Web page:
Data scientists take the information available on the public blockchain ledger and use it to gain business insights about how customers use these platforms. They’ll need a strong knowledge of blockchain and enough familiarity with different programming languages to create their own tools, providing user-friendly insights for others to understand. Pay can be up to $175,000.

Project managers generally have a strong background in software development but are also able to understand the business proposition their team is seeking to implement. They are the bridge between the technical world of the blockchain and the developer team, on the one hand, and the business’s leadership, on the other. It’s not an easy task, and the compensation can stretch well into six figures.

QA (Quality Assurance) testing engineers are responsible for running all kinds of automated and manual testing processes to ensure software works as intended. $100,000+ is a typical salary.

Security engineers. All IT companies need to be careful about security, and that’s even more important in the case of crypto and blockchain. In this role you’ll be working to ensure your company and its customers aren’t compromised. Since the stakes are high, so is the pay, and you can expect to pull in up to $200,000 or even more.

Make your next career move

The blockchain sector offers a vast number of exciting and well-paying opportunities for those willing to work hard, learn new skills, and help build the financial infrastructure and applications of the future. You can start your journey into blockchain no matter what your background, learning about the technology and principles of coding online – just as most of those who currently hold the top jobs have done in the past.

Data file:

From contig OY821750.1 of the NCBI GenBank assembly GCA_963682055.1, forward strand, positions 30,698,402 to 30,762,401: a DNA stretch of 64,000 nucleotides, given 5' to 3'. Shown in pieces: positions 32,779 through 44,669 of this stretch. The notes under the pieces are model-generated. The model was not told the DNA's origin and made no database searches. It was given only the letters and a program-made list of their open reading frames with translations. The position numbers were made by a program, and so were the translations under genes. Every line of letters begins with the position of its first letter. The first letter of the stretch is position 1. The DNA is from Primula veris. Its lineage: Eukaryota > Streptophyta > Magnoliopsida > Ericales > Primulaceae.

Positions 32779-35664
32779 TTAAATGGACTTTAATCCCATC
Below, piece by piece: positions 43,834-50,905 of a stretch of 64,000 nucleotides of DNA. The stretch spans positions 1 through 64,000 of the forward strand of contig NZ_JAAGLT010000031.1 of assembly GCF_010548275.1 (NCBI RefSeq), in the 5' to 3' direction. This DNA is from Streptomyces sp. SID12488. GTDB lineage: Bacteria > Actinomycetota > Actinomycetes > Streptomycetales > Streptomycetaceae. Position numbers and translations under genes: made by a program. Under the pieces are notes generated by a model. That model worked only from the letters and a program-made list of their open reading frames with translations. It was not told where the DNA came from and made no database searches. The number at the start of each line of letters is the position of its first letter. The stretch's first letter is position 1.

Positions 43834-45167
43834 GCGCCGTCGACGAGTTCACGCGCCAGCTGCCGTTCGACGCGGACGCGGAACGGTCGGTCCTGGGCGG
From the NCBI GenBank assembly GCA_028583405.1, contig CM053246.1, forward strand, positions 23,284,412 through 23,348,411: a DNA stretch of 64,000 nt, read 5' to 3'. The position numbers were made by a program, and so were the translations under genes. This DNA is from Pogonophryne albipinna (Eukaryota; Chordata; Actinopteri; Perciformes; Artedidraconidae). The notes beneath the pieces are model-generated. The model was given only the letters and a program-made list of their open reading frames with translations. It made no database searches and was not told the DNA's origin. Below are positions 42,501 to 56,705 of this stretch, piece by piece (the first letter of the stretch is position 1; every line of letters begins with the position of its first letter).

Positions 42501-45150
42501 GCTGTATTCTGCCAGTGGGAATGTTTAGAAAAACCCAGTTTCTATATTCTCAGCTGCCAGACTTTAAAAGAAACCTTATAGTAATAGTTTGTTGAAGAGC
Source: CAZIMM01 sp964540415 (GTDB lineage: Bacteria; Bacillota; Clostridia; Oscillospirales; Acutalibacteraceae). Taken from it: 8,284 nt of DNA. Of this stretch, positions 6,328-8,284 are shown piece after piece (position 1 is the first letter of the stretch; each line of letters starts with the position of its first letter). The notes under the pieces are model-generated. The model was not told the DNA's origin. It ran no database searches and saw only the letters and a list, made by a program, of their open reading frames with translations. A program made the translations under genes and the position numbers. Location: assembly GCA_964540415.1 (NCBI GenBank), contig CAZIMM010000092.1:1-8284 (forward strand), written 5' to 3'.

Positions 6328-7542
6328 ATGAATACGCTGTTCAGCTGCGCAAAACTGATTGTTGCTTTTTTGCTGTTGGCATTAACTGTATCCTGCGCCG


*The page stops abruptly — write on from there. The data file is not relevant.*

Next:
How do I get started learning about blockchain development?

You can find all the resources you need online, starting in forums and developer documentation. There are also lots of free and paid courses about blockchain, smart contract programming, and many other relevant topics.

What is the highest-paying blockchain job?

Jobs in the blockchain sector typically pay 10-20% higher than comparable jobs in other areas of software development. Some of the highest-paid jobs are smart contract developer positions, with the top roles earning $250,000 per year.

What programming languages do I need to work in blockchain?

The languages developers will need will depend on their role. Frontend developers will typically need html, css, javascript and so on. For blockchain engineers, a general-purpose language like Python will be useful, as well potentially more specialised languages. Smart contract programmers will need to know Solidity (for Ethereum) or another platform-specific language.